Your hard disk will be wiped, and all of your files will be deleted after a few moments. Next, return to the Disk Management tool and initialise the hard drive.
Then, as we demonstrated in one of our previous solutions, create a new partition and assign it a letter.
Alternatively, you can use diskpart to format and initialize your hard drive. Simply run the following commands as an administrator in Command Prompt:
diskpart select disk 1 (make sure to and select the disk that you just cleaned) attributes disk clear readonly online disk select disk 1 (make sure to and select the disk that you just cleaned) convert gpt create partition primary format quick fs=ntfs label=”data” unit=64k assign letter=“E”
5. Check to see if your hard disk is listed in BIOS
- To access BIOS, keep pressing F2 or Del while your machine boots.
- It could be a different keyboard key, so check your motherboard’s manual if you’re unsure.
- Look for your hard disk once you’ve entered BIOS.
Many people have claimed that their internal hard disk does not appear in Windows, which can be due to various reasons. You may always check to see if your hard disk is visible in BIOS.
If your hard drive displays in BIOS, it’s connected and working properly, indicating that Windows is blamed.
On the other hand, if the hard disk does not appear in BIOS, it is most likely not connected properly.
6. Use a new cable or connect the hard drive to a different port
Your hard disk may not appear in some circumstances owing to issues with your ports.
Open your computer case and attach the hard drive to a different SATA connection on your motherboard if you feel a port is an issue.
It’s conceivable that your SATA cable is faulty if switching to a different port doesn’t solve the problem. You’ll need to acquire a new SATA cable and test it to see if that’s the case.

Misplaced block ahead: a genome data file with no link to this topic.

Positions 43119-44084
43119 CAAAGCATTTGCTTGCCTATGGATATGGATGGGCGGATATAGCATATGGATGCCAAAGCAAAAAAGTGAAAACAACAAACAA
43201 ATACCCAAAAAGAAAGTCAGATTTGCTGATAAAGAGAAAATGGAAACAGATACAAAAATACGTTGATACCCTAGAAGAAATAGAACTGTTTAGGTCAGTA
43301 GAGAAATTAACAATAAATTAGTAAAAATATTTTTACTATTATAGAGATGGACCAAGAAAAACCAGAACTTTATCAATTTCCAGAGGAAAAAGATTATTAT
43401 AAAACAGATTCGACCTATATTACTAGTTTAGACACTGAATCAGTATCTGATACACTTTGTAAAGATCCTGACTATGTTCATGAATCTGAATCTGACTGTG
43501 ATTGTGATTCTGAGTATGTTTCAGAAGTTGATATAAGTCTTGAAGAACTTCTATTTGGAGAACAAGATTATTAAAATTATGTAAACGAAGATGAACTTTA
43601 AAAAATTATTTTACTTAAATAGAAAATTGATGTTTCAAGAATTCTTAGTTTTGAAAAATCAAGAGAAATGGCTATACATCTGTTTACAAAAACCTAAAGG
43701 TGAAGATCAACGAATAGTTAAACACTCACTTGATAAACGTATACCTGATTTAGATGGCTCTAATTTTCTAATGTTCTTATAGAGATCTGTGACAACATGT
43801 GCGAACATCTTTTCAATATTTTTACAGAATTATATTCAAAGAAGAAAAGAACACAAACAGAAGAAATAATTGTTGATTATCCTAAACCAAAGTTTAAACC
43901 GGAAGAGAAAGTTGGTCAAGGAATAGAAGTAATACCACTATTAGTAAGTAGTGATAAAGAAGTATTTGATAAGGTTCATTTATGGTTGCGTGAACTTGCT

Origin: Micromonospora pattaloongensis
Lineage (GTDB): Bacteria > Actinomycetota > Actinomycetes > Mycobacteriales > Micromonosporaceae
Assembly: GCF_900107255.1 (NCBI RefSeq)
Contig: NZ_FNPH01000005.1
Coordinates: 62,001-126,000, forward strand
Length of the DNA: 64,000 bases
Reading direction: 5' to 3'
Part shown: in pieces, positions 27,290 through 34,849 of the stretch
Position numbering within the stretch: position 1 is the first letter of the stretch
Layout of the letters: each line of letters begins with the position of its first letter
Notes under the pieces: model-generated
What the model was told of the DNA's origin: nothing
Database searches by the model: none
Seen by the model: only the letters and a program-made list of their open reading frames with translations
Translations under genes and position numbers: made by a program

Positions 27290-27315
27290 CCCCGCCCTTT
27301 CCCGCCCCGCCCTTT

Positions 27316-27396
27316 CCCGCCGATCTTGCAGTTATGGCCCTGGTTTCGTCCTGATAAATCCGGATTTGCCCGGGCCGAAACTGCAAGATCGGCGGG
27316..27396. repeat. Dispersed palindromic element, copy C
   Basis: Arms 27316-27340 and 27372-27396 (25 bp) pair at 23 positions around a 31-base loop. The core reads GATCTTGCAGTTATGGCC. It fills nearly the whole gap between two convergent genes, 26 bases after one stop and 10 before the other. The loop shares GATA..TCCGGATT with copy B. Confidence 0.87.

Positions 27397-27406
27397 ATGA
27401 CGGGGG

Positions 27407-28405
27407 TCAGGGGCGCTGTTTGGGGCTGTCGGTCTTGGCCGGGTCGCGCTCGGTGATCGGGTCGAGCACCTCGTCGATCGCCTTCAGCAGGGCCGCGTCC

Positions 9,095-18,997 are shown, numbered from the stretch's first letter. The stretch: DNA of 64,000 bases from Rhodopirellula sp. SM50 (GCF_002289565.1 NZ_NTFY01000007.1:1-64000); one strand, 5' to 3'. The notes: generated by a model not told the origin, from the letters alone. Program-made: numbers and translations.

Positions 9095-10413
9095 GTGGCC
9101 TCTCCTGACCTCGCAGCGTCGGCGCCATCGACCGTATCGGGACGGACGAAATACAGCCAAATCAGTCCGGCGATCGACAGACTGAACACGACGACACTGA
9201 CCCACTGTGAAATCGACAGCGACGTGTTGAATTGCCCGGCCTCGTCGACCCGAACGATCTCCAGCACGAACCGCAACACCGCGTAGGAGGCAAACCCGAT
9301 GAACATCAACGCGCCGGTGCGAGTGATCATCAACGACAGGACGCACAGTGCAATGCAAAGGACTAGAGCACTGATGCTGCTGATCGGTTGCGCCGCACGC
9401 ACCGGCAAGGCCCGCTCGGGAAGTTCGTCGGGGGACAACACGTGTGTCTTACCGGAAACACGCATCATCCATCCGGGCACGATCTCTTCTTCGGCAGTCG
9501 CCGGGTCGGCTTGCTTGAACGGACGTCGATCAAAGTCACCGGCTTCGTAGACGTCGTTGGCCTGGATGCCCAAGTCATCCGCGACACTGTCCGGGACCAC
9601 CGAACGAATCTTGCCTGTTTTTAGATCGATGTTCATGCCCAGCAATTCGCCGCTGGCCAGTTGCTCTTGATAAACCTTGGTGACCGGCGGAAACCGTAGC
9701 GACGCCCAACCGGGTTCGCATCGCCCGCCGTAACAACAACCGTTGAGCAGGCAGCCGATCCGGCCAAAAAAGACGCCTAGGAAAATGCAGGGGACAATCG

Several users found that merely attaching their drive to a new port solved the problem, so give it a shot.
That’s all there is to our issue with Windows 10‘s invisible hard drives. In most circumstances, all you have to do is initialize it, and we genuinely hope that this is the only step you’ll need to take.
I hope you found this information helpful. Please fill out the form below if you have any questions or comments.
1. What should I do to make Windows 10 recognise a new hard drive?
- In Windows 10 File Explorer, right-click “This PC” and select “Manage.”
- Right-click your new hard disc in “Disk Management.” Select “Initialize Disk” from the drop-down menu.
- Select the disc you want to initialise and the MBR or GPT partition in the dialogue box.
2. Why isn’t my new hard drive being recognised?
If the data cable is damaged or the connection is wrong, the BIOS will not identify the hard disc. Serial ATA cables, in particular, have a tendency to come loose from their connections. Check to see if your SATA cables are securely attached to the SATA port.
3. What should I do to make my computer recognise a new hard drive?
Choose Start, then Run (in Vista, just click Start). For the Disk Management tool, type diskmgmt. msc and hit ENTER. A square symbolising the new drive may be found.